The screenshots above are all available over on The Dashboard Spy’s web site, a blog I recommend you subscribe to if you are interested in this subject. Having read Stephen Few’s book, it is great fun to critique the different dashboards on display there. I was going to create my own examples in Excel, but others beat me to it and I’m all for not reinventing the wheel. I’ll use a later post to explore if/how Excel 2007’s new data visualisations can enhance dashboards… …and since starting this post, The Dashboard Spy has beaten me to it again.

Final tip

If you are tasked with designing a dashboard or scorecard, there is one important question you should always ask the audience who will be using the end result. Is the dashboard being designed to provide quick answers or prompt for more questions? Too often, the answer is the former when it should be the latter but that’s a whole different political question 🙂 Let’s just focus on designing for the desired role…

Going back to the first image – the sale figure with a green traffic light and an arrow going upwards. That is a classic ‘answer’ KPI. Are my sales good? Yup! Are they going in the right direction? Yup! Great! I can move on to the next task. If that really is all the audience wants to know, then stick with the colourful images and minimal content. The irony is, dashboards that provide quick answers are largely redundant any way. Quick answers are answers you already know and just want validated. If you are interested in sales, you are going to know if the company is doing well or not before you even look
at that dashboard. Just walk down the corridor, lurk by the water cooler, linger in the toilet even – you’ll know from the atmosphere within the office if your sales are good or not. It won’t necessarily tell you whether they are going to stay that way…

The spark line is far more suited to the valuable use of a dashboard – to prompt proactive investigations when the numbers may be good but don’t look quite right…

Technorati Tag: Dashboard

Diluted Information

It’s always funny when culture leads to misinterpreting a joke. Whilst chatting with someone during the SharePoint conference earlier this year, they muttered how BSM was an apt acronym for Business Scorecard Manager 2005. I wondered what on earth business scorecards had to do with the British School of Motoring before it dawned on me that they were referring to a completely different use for the letters BS…

…and whilst they may have been poking fun at the product itself, the same cynicism could also be applied to business scorecards in general as they become easier to build and deploy…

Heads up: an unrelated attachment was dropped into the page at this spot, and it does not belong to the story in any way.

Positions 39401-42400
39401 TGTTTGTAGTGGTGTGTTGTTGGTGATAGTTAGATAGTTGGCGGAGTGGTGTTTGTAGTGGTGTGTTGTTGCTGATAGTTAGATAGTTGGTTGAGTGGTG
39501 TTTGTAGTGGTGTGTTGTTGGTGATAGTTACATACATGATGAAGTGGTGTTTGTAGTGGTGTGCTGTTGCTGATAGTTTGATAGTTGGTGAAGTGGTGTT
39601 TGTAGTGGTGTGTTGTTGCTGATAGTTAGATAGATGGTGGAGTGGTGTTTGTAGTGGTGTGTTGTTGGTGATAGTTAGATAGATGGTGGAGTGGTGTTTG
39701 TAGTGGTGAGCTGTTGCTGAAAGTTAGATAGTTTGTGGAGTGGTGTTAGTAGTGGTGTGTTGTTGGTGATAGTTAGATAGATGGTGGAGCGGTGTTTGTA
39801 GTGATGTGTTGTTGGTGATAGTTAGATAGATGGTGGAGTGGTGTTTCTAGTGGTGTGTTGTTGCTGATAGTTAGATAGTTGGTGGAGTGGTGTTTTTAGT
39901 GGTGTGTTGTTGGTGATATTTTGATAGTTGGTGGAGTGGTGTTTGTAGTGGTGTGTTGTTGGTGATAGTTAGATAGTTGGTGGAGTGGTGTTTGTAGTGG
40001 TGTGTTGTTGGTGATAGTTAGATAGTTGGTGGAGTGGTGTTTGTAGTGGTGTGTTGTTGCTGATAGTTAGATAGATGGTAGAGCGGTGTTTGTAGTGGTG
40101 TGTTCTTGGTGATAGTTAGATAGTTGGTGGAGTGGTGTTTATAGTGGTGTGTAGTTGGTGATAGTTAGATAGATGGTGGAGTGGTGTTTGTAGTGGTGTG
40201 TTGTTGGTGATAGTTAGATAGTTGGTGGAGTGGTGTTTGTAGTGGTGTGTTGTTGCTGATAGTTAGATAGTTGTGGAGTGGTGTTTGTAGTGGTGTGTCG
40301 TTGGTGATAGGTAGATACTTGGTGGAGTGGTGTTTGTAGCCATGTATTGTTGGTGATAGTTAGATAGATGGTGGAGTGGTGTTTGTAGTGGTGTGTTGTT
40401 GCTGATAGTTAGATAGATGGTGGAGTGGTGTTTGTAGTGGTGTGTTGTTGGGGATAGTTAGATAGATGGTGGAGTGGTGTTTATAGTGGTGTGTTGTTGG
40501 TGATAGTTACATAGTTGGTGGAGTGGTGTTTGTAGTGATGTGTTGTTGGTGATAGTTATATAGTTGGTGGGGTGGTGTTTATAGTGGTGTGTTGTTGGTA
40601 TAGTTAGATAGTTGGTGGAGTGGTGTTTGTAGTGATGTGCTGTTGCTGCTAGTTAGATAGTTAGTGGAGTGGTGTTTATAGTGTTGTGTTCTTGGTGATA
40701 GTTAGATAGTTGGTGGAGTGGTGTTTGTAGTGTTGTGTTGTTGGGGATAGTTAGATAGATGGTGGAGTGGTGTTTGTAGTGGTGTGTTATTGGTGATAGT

Intelligence in its various forms (such as reports, portals, dashboards, and scorecards) has been on IT’s radar for quite some time now, but 2007 is likely to be the year it finally arrives as an everyday tool on the desktop. (I think it will be 2008+ before it is successfully adopted on mobile devices, given how long it is taking companies to provide even basic web sites in a format suitable for small screens and flaky network connections.) Gartner has highlighted collective intelligence within their top three emerging technologies for 2007. Microsoft is building up a complete stack of maturing business intelligence (BI) tools, having started with the launch of SQL Server 2005 back in November 2005 and now culminating in the launch of Office 2007, a revamped SharePoint Server 2007 containing all sorts of information management goodies, and a BI portal to rule them all: PerformancePoint Server 2007. And I suspect good ol’ Excel will trump the lot thanks to its popularity combined with new features that make data visualisations incredibly easy.

The technology to analyse and present information is improving, and there is no shortage of information waiting to be mined for ideas. During a Gartner conference I attended in 2005, I heard an interesting view point that sums up the ever increasing quantity of information available: “…combined with lowering storage costs, will we start to see ‘write once, read never’?” It’s a powerful thought.

But before we get all giddy and excited about analysing anything and everything, we need to consider what outcomes we desire. There is little point in staring at a dashboard or scorecard if the information served up does not help make better decisions and/or influence actions. And one of the easiest traps to fall into (and there are many) is presenting too much information. Presenting too much information creates two issues: the paradox of choice and diluted messages.